In military terminology, puddles are "liquid terrain obstacles deprived of tactical importance". In military slang, "the Puddle" may also refer to the Pacific Ocean, much as the Atlantic Ocean is referred to as "the Pond".


Puddles are often a source of recreation by children, who regard jumping in puddles as an "up-side" to rain. A children's nursery rhyme records the story of Doctor Foster and his encounter with a puddle in Gloucester.

Puddle theory

Puddle theory was devised by Douglas Adams to satirize the Fine-tuned Universe argument for supernatural creationism.[2][3] As quoted in Richard Dawkins' eulogy for Douglas Adams:[4]

... imagine a puddle waking up one morning and thinking, "This is an interesting world I find myself in, an interesting hole I find myself in, fits me rather neatly, doesn't it? In fact it fits me staggeringly well, must have been made to have me in it!" This is such a powerful idea that as the sun rises in the sky and the air heats up and as, gradually, the puddle gets smaller and smaller, it's still frantically hanging on to the notion that everything's going to be all right, because this world was meant to have him in it, was built to have him in it; so the moment he disappears catches him rather by surprise.

See also


  1. ^ Driver fined over puddle splash BBC News, 31 October 2005.
  2. ^ Williams, Robyn (18). "The anthropic universe". The Science Show (ABC Radio National). http://www.abc.net.au/rn/scienceshow/stories/2006/1572643.htm. Retrieved 19 November 2009. 
  3. ^ Redfern, Martin (24 December 1995). "Proofs of God in a photon". The Independent. http://www.independent.co.uk/arts-entertainment/proofs-of-god-in-a-photon-1527306.html. Retrieved 19 November 2009. 
  4. ^ Dawkins, Richard (17 September 2001). "Eulogy for Douglas Adams". Edge. http://www.edge.org/documents/adams_index.html. Retrieved 19 November 2009. 


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  • puddle — ► NOUN 1) a small pool of liquid, especially of rainwater on the ground. 2) clay and sand mixed with water and used as a watertight covering or lining for embankments or canals. ► VERB 1) cover with or form puddles. 2) (puddle about/around)… …   English terms dictionary

  • Puddle — Pud dle, v. t. [imp. & p. p. {Puddled}; p. pr. & vb. n. {Puddling}.] 1. To make foul or muddy; to pollute with dirt; to mix dirt with (water). [1913 Webster] Some unhatched practice . . . Hath puddled his clear spirit. Shak. [1913 Webster] 2. (a) …   The Collaborative International Dictionary of English

  • Puddle — Puddle, Tonschlag, Lettenschlag, Tonhinterfüllung, auch Mischerde bezeichnend, ein schichtenweise aufgetragener und gestampfter Tonkörper zur Bildung eines wasserdichten Abschlusses auf Bodenflächen, in Bodenschlitzen, in Erddämmen oder hinter… …   Lexikon der gesamten Technik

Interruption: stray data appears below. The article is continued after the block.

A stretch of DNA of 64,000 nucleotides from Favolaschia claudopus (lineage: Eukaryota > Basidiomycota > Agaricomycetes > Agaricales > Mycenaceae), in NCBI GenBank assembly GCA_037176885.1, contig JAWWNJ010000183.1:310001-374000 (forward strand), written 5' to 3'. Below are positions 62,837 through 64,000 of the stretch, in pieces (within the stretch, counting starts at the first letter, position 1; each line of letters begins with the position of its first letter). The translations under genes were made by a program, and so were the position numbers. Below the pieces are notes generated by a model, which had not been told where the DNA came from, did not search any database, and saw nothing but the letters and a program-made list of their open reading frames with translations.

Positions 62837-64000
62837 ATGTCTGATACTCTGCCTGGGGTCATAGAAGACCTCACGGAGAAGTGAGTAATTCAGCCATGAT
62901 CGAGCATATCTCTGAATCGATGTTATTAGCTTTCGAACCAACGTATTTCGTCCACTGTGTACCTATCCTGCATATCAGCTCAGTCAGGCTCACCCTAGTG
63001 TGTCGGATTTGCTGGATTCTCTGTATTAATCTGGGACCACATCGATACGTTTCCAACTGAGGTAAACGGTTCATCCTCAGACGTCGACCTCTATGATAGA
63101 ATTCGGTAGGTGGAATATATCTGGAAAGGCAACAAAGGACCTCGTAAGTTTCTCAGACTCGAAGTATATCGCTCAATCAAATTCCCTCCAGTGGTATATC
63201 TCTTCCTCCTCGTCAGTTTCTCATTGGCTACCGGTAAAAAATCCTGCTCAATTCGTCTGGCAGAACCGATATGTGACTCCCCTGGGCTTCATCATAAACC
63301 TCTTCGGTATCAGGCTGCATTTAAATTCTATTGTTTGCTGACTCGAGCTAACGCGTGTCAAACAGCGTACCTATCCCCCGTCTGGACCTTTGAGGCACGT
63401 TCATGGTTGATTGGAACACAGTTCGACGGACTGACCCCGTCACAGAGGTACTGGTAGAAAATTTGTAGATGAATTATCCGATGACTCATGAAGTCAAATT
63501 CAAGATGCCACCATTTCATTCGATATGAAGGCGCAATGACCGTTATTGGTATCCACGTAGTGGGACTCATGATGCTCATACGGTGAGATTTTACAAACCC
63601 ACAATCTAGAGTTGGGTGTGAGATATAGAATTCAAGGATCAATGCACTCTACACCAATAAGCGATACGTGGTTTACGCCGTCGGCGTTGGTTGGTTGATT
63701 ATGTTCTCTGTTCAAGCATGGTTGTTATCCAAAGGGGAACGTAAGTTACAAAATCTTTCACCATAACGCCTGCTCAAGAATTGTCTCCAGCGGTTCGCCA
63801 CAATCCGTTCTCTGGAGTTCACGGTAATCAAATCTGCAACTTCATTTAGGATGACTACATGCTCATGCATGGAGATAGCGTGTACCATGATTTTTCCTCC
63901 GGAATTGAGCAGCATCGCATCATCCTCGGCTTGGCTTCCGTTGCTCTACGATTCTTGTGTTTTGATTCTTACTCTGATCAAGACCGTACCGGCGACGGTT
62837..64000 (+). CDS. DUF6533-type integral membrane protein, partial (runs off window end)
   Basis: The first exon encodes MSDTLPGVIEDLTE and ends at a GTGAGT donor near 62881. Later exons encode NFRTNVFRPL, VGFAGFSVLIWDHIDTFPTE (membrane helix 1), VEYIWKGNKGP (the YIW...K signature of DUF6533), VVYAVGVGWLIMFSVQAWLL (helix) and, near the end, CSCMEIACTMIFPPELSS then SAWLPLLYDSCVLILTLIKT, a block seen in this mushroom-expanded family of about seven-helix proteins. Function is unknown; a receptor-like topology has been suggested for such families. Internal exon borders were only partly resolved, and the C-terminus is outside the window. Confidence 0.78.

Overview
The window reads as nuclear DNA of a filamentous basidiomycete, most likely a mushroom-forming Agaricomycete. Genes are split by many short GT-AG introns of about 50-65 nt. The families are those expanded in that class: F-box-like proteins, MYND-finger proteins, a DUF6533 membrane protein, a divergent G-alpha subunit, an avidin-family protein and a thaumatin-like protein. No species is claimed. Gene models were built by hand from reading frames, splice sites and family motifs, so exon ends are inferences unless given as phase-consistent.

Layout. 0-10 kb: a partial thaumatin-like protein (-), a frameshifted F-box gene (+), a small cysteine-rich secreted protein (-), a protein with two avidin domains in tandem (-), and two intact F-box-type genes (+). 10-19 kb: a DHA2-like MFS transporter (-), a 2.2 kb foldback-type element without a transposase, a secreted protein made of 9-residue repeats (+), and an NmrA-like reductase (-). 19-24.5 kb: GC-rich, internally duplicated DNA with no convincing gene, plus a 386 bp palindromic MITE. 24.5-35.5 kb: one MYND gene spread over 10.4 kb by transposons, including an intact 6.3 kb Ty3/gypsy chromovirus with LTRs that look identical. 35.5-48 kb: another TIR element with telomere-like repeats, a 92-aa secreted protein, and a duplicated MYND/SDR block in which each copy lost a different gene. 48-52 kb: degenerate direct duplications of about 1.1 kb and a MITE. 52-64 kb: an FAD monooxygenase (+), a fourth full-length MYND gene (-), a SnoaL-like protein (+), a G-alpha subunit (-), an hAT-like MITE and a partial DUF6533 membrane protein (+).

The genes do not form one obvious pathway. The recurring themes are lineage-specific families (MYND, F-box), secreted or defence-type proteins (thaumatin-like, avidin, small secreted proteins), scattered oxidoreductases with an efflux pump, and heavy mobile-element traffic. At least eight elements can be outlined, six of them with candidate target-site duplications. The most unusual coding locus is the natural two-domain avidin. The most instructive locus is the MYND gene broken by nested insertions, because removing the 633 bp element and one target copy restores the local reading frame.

• Puddle — Pud dle, n. [OE. podel; cf. LG. pudel, Ir. & Gael. plod pool.] 1. A small quantity of dirty standing water; a muddy plash; a small pool. Spenser. [1913 Webster] 2. Clay, or a mixture of clay and sand, kneaded or worked, when wet, to render it… …   The Collaborative International Dictionary of English

  • Puddle — Pud dle, v. i. To make a dirty stir. [Obs.] R. Junius. [1913 Webster] …   The Collaborative International Dictionary of English

  • puddle — (n.) early 14c., small pool of dirty water, frequentative or diminutive of O.E. pudd ditch, related to Ger. pudeln to splash in water (Cf. POODLE (Cf. poodle)). Originally used of pools and ponds as well. The verb to dabble in water, poke in mud… …   Etymology dictionary

  • puddle — [pud′ l] n. [ME podel, dim. < OE pudd, ditch, akin to LowG pudel] 1. a small pool of water, esp. stagnant, spilled, or muddy water 2. a thick mixture of clay, and sometimes sand, with water, that is impervious to water vt. puddled, puddling 1 …   English World dictionary

  • puddle — puddler, n. puddly, adj. /pud l/, n., v., puddled, puddling. n. 1. a small pool of water, as of rainwater on the ground. 2. a small pool of any liquid. 3. clay or the like mixed with water and tempered, used as a waterproof lining for the walls… …   Universalium

  • puddle — 1. noun /ˈpʌdəl/ a) A small pool of water, usually on a path or road. searching their habitations for water, we could fill but three barricoes, and that such puddle, that never till then we ever knew the want of good water. b) Stagnant or… …   Wiktionary

  • puddle — pud|dle [ˈpʌdl] n [Date: 1300 1400; Origin: Probably from Old English pudd ditch ] a small pool of liquid, especially rain water ▪ Children splashed through the puddles. puddle of ▪ He had fallen asleep, his head resting in a puddle of beer.… …   Dictionary of contemporary English